7. Once the beans are heated through, scoop them onto the tostada and spread them out in an even layer. Wipe the pan clean and return to heat to cook the egg. Add some oil and crack an egg over the plan heated to medium-low and cover. Let the egg cook to your desired doneness and add to your bean covered tostada.
  8. Top the tostada with the avocado-tomato salsa and pickled onions. Serve with an extra lime wedge and some hot sauce.

Bone Broth ‘Refried’ Beans

Servings: Makes enough for about 5 tostadas; about 1.5-2 cups

Time: 20 minutes or so


  • one 15.5 ounce can of pinto beans
  • 1.5 cups of bone broth (I used chicken)
  • 1 large garlic clove, minced or grated
  • 1 tbsp. ground cumin
  • 1.5 tsp. ground coriander
  • 1.5 tsp. black pepper
  • cooking oil


  1. Rinse and drain the beans.
  2. Heat a sauce pan over medium. Add some cooking oil and the minced or grated garlic. Sauté until golden and fragrant, about 2 minutes.
  3. Add the coriander and cumin to the garlics. Let cook just a minute, then add the beans and stir.
  4. Pour 1/4 cup of the bone broth into the pan. Allow to simmer, uncovered, until the broth reduces and is absorbed completely. Make sure to stir often so beans do not burn.
  5. Repeat process in step four, using a quarter cup of broth at a time, until you have incorporated the cup and a half.
  6. The beans are ready when they are thick and most beans have burst. Make sure to cook off the broth enough so they are not runny. They should be almost the texture of mashed potatoes (but a bit looser).
  7. Taste, add salt, and adjust seasoning.


  • Any kind of broth can be used, but be sure to taste test it first to see how salty it is. One with a neutral flavor is ideal because it will not overpower the flavor of the beans and spices.
  • The technique of adding the broth a quarter cup at a time ensures the beans absorb the reduced broth completely. It allows you to take them to the exact texture you like and control the consistency better than adding the broth all at once. If you like them more chunky, you can stop adding broth (you do not need to use the entire cup and a half). You can also keep adding broth and adding broth (more than a cup and a half) to get a creamy, almost hummus like texture. I find a cup and a half gets the perfect consistency and texture, so that is what I have recommended here.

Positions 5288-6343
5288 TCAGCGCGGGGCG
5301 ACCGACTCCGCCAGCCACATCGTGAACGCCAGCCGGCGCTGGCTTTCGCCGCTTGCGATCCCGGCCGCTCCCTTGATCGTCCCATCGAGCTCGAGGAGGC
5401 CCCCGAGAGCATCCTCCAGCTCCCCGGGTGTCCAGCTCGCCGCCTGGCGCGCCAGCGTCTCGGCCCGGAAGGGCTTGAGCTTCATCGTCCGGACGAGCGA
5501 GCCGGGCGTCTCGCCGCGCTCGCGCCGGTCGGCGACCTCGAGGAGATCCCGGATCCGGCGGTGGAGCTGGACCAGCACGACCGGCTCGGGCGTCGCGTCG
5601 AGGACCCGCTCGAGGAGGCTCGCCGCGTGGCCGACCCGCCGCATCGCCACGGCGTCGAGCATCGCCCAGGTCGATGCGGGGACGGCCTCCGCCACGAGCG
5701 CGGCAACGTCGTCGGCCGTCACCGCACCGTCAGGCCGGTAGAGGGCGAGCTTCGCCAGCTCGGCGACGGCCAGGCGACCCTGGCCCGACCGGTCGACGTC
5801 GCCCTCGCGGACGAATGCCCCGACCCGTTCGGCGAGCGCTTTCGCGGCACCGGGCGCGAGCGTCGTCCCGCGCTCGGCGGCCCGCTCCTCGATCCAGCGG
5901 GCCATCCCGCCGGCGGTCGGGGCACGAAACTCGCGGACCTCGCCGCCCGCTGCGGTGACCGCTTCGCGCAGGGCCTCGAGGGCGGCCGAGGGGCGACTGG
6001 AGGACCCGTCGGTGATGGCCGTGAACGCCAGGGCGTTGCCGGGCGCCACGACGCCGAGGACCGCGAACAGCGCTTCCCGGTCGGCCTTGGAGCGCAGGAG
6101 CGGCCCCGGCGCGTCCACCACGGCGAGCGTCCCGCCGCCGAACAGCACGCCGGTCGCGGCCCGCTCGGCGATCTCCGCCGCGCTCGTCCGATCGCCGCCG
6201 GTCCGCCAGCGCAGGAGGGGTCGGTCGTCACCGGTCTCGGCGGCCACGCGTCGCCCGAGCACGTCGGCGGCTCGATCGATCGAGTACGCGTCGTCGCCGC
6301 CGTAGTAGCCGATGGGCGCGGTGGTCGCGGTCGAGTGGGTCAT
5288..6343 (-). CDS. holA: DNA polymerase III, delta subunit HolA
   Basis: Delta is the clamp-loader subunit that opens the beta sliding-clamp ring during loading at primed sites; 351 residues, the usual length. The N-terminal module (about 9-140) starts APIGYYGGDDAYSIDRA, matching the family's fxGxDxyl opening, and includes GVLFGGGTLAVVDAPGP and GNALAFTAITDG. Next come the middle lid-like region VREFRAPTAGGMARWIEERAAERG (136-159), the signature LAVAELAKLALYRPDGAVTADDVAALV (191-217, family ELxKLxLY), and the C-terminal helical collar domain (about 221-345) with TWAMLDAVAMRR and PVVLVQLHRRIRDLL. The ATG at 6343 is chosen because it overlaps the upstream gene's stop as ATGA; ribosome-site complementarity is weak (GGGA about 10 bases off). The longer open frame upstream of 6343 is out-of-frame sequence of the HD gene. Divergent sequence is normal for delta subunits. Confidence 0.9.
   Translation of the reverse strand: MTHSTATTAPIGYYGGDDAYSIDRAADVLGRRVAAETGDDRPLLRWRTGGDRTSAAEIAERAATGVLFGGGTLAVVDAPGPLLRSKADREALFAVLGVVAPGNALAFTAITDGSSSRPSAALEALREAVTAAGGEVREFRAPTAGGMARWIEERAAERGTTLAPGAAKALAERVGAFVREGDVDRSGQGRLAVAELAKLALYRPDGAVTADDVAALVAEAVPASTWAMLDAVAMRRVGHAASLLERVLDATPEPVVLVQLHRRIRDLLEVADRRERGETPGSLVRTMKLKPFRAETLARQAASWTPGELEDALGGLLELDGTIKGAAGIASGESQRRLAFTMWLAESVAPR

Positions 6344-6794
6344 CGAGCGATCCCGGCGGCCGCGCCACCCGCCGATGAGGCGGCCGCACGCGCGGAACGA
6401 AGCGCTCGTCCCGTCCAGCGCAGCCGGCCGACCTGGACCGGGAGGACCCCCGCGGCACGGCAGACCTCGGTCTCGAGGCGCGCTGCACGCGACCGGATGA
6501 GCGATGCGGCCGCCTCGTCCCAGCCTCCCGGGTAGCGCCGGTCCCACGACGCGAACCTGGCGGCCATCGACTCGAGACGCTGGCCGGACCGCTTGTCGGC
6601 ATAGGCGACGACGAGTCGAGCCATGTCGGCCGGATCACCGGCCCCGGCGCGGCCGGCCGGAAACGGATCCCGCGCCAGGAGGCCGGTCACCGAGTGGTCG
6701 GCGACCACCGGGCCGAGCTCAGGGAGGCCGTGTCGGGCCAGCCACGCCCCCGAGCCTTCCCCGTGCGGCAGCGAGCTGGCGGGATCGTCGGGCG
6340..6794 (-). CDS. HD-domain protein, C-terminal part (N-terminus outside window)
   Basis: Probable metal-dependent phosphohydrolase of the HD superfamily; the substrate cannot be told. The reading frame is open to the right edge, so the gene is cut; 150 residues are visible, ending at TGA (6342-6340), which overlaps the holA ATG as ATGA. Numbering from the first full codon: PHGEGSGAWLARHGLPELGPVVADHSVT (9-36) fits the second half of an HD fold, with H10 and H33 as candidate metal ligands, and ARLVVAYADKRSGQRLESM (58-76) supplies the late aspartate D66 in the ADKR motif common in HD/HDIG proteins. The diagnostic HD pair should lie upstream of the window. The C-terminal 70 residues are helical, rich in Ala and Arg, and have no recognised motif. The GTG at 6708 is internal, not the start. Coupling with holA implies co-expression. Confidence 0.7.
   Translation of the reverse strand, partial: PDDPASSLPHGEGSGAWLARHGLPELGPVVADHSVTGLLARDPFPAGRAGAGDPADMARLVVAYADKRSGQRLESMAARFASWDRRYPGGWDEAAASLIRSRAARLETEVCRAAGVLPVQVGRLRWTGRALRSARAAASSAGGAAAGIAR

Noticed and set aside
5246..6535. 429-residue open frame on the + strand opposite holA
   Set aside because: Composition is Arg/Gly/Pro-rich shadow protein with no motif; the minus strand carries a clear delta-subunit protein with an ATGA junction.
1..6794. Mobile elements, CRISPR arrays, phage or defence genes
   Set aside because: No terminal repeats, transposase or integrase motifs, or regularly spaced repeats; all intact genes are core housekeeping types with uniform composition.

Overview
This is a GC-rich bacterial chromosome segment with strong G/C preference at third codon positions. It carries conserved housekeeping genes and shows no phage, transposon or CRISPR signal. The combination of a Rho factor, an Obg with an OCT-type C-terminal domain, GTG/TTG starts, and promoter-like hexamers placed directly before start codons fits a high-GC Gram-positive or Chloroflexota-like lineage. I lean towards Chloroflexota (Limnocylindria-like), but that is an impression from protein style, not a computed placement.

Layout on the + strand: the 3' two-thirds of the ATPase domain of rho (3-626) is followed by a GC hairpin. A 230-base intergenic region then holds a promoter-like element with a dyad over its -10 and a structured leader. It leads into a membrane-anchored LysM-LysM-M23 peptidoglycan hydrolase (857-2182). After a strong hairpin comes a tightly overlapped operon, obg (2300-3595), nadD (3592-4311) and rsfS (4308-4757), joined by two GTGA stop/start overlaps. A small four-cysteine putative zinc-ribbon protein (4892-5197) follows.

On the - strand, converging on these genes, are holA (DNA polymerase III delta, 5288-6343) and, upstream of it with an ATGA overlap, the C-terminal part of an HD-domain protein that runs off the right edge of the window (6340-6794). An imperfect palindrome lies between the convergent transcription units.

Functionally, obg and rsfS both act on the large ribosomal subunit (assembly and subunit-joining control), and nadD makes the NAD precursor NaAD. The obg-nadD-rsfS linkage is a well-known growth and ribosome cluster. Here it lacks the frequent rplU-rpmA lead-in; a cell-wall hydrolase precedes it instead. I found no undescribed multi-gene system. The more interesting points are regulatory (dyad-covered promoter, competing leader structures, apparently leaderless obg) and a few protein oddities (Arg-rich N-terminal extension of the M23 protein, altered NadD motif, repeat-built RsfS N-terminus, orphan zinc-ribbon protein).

• The tbsp. of cumin seems like a lot, but it dilutes as you add the broth. If you decide to cut the amount of broth (see above point), be sure to reduce the amount of spices.
  • Beans will keep for 4-5 days in the fridge. They can also be stored in the freezer for months if you want to prep them for longer term storage.
  • When reheating stored beans (thaw if frozen) heat a bit of water or broth in a pan and cook over medium-low until heated through. Add water or broth as needed to reach the desired consistency. If you have added too much liquid, turn heat to high and cook it off until thickened.

Quick Pickled Onions

Servings: makes about a cup

Time: 1 hour 15 minutes


  • 1 small red onion
  • 2/3 cup of white vinegar
  • 1/3 cup of water
  • 1.5 tbsp. sweetener (I used honey)


  1. Thinly slice the red onion (about 1/8-1/4 inch thick), separate out the rings, and place in a heat-proof jar such as Ball brand.
  2. Heat vinegar, water, and honey over medium until honey dissolves and very small bubbles start forming at the bottom of the pan.
  3. Pour vinegar mixture into the jar over the onions. Use a spoon to push the onions down to submerse them all (using a pickling weight is helpful here).
  4. Let onions rest on the counter for an hour or until cool and pickled to taste.
  5. Use immediately or transfer to the refrigerator to store for later.


  • Pickled onions will keep for 3-4 days in the fridge before the flavor gets muddled.